Pigeon Mountain

Picking hikes in spring is always a bit tricky. Trails have started to dry, snow has kind of melted – but there are still snow patches and ices lurking about the place. It was really a bit too early to try hiking Pigeon Mountain. Based on what you could see from the road, Alex was convinced it would be dry – I was a little more dubious, but figured a little snow wouldn’t kill us.

We set off fairly late – it was afternoon by the time we started hiking. The day was sunny and warm, but slightly unsettled. I was slightly hungover, having been drinking last night while enjoying the Missed Connections improv show at ArtsPlace, and then wandering out to dance to an 80s cover band and engage in some ironic head banging (it may have been ironic but it still gave me a sore neck the next day).

It didn’t take us long to hit snow – unsurprising. It didn’t take long for my slight hangover to fade either. Thankfully.

It’s five kilometres up the road before you reach the turnoff for the Pigeon Mountain trail. If conditions are good (that is, the road isn’t covered in snow) then it’s worth bringing bikes to ride up to this point, if only for the coast back downhill again.

Having turned off onto the Pigeon Mountain trail things got icy in the trees and I finally caved and put on my spikers – if only to help Finn along. But the section through the trees doesn’t last long, and then suddenly we were out and into the alpine, above the treeline and finding huge stretches of dry trail again.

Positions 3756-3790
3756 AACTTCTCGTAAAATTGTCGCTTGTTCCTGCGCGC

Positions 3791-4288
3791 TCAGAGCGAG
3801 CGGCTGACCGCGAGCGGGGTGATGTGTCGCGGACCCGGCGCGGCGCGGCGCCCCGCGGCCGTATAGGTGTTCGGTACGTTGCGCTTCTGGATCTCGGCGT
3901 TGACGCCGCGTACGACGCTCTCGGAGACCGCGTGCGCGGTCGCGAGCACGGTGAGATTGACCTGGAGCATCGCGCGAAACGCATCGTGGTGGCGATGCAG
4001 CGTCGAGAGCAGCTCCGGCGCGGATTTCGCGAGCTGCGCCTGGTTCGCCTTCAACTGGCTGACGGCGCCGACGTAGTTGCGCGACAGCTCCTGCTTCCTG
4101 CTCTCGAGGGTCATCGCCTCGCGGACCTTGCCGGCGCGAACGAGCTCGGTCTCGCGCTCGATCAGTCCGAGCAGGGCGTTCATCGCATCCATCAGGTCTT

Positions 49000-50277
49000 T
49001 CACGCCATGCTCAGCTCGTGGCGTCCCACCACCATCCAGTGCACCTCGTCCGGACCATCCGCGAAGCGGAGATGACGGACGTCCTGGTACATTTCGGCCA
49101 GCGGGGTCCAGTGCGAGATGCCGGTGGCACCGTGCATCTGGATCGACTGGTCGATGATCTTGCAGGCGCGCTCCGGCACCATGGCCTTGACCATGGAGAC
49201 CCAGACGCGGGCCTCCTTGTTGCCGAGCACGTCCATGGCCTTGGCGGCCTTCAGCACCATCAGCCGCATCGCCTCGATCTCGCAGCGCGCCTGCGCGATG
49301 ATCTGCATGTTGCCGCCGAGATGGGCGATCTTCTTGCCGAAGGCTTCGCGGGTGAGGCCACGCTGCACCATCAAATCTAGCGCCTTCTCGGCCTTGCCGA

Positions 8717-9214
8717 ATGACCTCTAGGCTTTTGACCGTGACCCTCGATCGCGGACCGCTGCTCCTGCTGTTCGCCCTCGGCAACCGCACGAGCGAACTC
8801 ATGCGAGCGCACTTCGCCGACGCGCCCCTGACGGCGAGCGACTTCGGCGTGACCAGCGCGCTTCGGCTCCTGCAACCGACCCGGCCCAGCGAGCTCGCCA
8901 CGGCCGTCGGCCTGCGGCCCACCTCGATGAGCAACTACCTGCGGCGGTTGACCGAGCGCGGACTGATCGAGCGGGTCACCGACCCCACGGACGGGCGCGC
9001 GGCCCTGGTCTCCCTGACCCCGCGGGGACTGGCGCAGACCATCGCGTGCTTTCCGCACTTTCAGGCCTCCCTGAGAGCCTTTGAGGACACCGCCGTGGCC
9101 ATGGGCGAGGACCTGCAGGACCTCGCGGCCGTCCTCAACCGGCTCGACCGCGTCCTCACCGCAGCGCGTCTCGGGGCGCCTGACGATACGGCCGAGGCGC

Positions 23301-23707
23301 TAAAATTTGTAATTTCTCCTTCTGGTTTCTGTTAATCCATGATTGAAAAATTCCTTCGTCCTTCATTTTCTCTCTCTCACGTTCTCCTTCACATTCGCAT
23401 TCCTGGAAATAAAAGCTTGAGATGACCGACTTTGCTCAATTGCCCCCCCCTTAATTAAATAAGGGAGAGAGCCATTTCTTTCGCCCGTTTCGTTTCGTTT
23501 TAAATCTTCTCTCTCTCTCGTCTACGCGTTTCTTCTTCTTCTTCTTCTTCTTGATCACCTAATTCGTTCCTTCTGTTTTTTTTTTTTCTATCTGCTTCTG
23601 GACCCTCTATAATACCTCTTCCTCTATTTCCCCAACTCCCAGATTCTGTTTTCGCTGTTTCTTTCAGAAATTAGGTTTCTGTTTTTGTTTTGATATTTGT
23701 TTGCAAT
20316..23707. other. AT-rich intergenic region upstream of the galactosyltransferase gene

Dry trail that was climbing steeply, and covered with the huge herd of bighorn sheep. There were about 40 of them, mostly young looking, and carefully keeping out of our way.

We stopped for a brief lunch, then continued onwards and upwards, and it got windier and windier. Light saber battles unfolded across the scree fields. Rock sabers were wielded.

In the end we gave up on reaching the summit. Travelling through the snow had been slow, the wind was strong, and the daylight wouldn’t last forever. We went up to the saddle below the summit, and tried to pretend it was just as good. 6.8km in, it would still be a big return trip for an early season hike on small legs.

One of our party set off alone, aiming to make it to the summit without the aid of oxygen. The rest of us began the descent to base camp.

The clouds made empty threats, finally managing to cover up the sun but nothing more. Descending through the snow was not as fast as we’d like, and our shoes were getting wet – another spring hike where we’d underestimated how waterproof we should be. No bears on the way down, just more melting snow and out of tune singing.

Back at the car without injury six hours later, adventure completed. Success! Oh, except for the tick we found in Finn’s hair that evening – ew, ew, ew.

Distance: 13.6km
Elevation gain: 883m

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